Five engineers, including two working for a German company, were arrested in Brazil Tuesday as part of a probe into a deadly dam collapse last week at a mine in the country’s southeast, officials said.

Firefighters recover the body of a victim of Friday’s dam collapse at an iron-ore mine belonging to Brazil’s giant mining company Vale near the town of Brumadinho, state of Minas Gerais, southeastern Brazil, on January 28, 2019. – The search for survivors intensified on Monday, on its fourth day, with the support of an Israeli contingent, after communities were devastated by a dam collapse that killed at least 60 people — with hopes fading for 292 still missing. A barrier at the site burst on Friday, spewing millions of tons of treacherous sludge and engulfing buildings, vehicles and roads. (Photo by Mauro PIMENTEL / AFP)

Three of the engineers work for Vale, the owner of the mine, and were directly involved in the process of the facility’s operating licenses, the prosecutors’ office in the state of Minas Gerais said.

READ ALSO: More than 200 women accuse Brazil ‘spiritual healer’ of sex abuse

They were arrested in Belo Horizonte, the main city of Minas Gerais and close to where the Vale mine is situated, near the town of Brumadinho.

The other two worked for TUEV SUED, a German company that in September carried out the last safety inspection on the collapsed mine. They were in arrested in Sao Paulo.

They were in preventive custody which can last up to 30 days during which they would be questioned by prosecutors, a statement said. Search warrants had also been issued.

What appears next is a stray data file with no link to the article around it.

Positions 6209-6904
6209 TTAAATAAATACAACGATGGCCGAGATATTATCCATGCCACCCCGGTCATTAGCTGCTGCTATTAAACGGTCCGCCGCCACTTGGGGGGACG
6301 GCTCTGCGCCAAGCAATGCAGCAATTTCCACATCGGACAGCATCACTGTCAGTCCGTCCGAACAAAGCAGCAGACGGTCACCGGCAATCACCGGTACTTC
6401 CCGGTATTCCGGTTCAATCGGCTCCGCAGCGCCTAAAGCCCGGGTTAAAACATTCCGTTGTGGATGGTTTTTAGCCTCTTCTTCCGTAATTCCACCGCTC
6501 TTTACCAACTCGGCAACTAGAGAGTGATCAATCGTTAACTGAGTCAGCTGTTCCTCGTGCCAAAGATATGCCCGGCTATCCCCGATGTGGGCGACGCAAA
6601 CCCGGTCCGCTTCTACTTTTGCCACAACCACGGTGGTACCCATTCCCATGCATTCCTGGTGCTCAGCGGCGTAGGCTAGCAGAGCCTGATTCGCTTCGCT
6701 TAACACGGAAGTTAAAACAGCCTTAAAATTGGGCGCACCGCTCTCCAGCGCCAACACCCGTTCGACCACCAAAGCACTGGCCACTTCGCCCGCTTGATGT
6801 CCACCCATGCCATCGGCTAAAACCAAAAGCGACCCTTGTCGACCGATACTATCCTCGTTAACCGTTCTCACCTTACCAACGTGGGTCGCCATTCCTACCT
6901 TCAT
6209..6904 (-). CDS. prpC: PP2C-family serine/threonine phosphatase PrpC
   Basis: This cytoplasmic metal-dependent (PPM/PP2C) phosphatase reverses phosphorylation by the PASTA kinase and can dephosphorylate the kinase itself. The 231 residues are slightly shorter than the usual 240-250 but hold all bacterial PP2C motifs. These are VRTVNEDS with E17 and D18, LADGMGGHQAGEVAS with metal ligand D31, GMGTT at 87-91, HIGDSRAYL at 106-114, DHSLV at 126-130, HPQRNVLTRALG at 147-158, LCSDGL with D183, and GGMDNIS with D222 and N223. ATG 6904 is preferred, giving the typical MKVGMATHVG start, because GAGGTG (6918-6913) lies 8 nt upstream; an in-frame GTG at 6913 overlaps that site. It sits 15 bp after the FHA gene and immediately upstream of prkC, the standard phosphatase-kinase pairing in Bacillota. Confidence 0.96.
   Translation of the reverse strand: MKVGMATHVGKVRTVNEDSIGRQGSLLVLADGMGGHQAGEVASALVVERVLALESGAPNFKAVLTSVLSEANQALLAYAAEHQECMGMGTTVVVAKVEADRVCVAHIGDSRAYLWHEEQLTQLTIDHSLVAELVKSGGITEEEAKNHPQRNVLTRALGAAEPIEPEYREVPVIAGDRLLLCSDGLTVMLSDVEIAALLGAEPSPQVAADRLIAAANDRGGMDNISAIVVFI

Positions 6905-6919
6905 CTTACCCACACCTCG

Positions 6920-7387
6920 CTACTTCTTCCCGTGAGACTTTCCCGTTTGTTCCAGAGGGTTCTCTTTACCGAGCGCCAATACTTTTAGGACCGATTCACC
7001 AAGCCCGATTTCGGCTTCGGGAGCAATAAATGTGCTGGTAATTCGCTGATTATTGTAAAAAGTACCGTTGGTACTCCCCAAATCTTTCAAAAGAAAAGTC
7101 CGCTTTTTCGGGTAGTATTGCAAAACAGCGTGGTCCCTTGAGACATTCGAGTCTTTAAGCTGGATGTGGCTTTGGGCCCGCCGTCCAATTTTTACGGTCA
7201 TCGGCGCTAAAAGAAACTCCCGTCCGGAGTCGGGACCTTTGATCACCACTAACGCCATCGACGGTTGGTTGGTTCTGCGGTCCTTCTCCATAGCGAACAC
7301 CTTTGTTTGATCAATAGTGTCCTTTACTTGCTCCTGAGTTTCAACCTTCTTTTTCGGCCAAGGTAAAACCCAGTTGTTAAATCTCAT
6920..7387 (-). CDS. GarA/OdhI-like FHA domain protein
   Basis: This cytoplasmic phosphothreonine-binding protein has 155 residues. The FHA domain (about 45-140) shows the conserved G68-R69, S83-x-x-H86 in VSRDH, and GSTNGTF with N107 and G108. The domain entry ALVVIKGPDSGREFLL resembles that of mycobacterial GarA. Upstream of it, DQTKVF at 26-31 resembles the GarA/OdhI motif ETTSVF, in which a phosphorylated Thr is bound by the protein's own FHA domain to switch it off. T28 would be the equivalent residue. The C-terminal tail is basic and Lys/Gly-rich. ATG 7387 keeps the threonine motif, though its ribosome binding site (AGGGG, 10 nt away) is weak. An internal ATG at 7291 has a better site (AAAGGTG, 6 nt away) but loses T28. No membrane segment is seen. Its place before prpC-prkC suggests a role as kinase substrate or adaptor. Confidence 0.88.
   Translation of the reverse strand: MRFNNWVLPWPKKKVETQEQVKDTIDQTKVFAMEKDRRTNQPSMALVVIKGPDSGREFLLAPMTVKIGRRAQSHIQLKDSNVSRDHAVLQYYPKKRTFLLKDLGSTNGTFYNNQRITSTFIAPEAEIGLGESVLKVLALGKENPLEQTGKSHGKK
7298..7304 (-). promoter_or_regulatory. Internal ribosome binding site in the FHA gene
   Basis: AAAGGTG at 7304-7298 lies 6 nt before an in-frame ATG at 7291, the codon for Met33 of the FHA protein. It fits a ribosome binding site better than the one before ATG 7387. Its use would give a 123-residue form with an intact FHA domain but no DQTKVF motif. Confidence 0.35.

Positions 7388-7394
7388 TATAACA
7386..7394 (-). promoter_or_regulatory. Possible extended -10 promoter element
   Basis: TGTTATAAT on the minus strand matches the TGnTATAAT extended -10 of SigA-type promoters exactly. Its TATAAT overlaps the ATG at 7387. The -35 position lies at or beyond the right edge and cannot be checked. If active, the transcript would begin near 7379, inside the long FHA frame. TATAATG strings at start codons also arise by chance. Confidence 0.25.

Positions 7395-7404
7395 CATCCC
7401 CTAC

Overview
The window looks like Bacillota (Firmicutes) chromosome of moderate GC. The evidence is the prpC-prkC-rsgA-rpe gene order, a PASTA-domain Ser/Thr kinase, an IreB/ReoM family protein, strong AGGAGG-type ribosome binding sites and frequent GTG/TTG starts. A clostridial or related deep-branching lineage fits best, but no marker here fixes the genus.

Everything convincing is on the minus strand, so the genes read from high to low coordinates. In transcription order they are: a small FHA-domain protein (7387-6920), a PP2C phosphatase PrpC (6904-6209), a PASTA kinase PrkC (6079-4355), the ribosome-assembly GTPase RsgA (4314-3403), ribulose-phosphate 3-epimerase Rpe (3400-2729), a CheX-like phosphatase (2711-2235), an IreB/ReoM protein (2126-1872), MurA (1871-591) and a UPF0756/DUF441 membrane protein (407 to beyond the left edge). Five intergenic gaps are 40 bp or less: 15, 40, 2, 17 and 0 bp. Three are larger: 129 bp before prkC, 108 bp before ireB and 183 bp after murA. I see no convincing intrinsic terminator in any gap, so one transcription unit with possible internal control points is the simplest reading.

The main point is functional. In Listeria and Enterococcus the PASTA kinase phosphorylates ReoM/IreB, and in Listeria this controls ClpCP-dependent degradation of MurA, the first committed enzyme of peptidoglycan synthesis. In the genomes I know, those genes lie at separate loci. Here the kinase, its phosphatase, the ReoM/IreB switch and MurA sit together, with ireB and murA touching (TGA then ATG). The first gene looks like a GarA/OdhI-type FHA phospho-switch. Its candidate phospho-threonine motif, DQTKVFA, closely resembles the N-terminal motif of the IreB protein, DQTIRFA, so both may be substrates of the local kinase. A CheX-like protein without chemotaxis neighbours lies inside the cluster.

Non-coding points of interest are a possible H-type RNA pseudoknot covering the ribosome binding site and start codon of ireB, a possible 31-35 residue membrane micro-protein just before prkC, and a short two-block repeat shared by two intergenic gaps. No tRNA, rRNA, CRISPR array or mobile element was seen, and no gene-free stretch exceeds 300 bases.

The state prosecutors said their probe was “evaluating the criminal responsibility of the Vale company” in the disaster, which happened last Friday, killing at least 65 people and leaving 279 people missing presumed dead.

TUEV SUED issued a short statement confirming the arrest of its two employees in Brazil. “Due to the inquiries under way, we are not currently in a position to provide more information. We are fully supporting the investigation,” it said.

Vale, the world’s biggest iron ore miner, said in its own statement that it was “cooperating fully with authorities” and was making efforts to give “unconditional” support to the families of the dead and missing from the disaster.

On Tuesday, Vale lost nearly a quarter of its value on the stock market as investors reacted to the disaster.


Comments expressed here do not reflect the opinions of vanguard newspapers or any employee thereof.